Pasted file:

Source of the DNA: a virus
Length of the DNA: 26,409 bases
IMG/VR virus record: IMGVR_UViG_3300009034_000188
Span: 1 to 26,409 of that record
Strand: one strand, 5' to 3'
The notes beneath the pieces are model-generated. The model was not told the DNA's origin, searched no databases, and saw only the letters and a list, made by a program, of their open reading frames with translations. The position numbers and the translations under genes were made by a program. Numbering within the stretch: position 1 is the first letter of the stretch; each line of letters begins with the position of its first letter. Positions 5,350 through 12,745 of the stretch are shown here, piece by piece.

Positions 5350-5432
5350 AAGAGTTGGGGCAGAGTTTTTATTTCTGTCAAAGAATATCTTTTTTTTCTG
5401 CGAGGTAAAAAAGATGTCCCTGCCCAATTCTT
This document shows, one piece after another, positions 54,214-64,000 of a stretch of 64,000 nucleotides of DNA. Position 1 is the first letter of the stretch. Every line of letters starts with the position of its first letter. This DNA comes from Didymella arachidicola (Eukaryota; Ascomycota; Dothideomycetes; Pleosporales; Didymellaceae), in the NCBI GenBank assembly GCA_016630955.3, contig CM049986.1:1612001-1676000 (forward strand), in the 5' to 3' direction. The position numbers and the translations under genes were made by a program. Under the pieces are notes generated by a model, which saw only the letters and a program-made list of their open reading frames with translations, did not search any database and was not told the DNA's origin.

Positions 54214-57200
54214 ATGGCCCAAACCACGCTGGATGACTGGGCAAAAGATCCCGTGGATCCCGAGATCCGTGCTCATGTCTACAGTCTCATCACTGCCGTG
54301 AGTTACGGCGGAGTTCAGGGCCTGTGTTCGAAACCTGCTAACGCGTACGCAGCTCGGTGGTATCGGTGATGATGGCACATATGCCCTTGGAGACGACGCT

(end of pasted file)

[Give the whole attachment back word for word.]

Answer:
Source of the DNA: a virus
Length of the DNA: 26,409 bases
IMG/VR virus record: IMGVR_UViG_3300009034_000188
Span: 1 to 26,409 of that record
Strand: one strand, 5' to 3'
The notes beneath the pieces are model-generated. The model was not told the DNA's origin, searched no databases, and saw only the letters and a list, made by a program, of their open reading frames with translations. The position numbers and the translations under genes were made by a program. Numbering within the stretch: position 1 is the first letter of the stretch; each line of letters begins with the position of its first letter. Positions 5,350 through 12,745 of the stretch are shown here, piece by piece.

Positions 5350-5432
5350 AAGAGTTGGGGCAGAGTTTTTATTTCTGTCAAAGAATATCTTTTTTTTCTG
5401 CGAGGTAAAAAAGATGTCCCTGCCCAATTCTT
This document shows, one piece after another, positions 54,214-64,000 of a stretch of 64,000 nucleotides of DNA. Position 1 is the first letter of the stretch. Every line of letters starts with the position of its first letter. This DNA comes from Didymella arachidicola (Eukaryota; Ascomycota; Dothideomycetes; Pleosporales; Didymellaceae), in the NCBI GenBank assembly GCA_016630955.3, contig CM049986.1:1612001-1676000 (forward strand), in the 5' to 3' direction. The position numbers and the translations under genes were made by a program. Under the pieces are notes generated by a model, which saw only the letters and a program-made list of their open reading frames with translations, did not search any database and was not told the DNA's origin.

Positions 54214-57200
54214 ATGGCCCAAACCACGCTGGATGACTGGGCAAAAGATCCCGTGGATCCCGAGATCCGTGCTCATGTCTACAGTCTCATCACTGCCGTG
54301 AGTTACGGCGGAGTTCAGGGCCTGTGTTCGAAACCTGCTAACGCGTACGCAGCTCGGTGGTATCGGTGATGATGGCACATATGCCCTTGGAGACGACGCT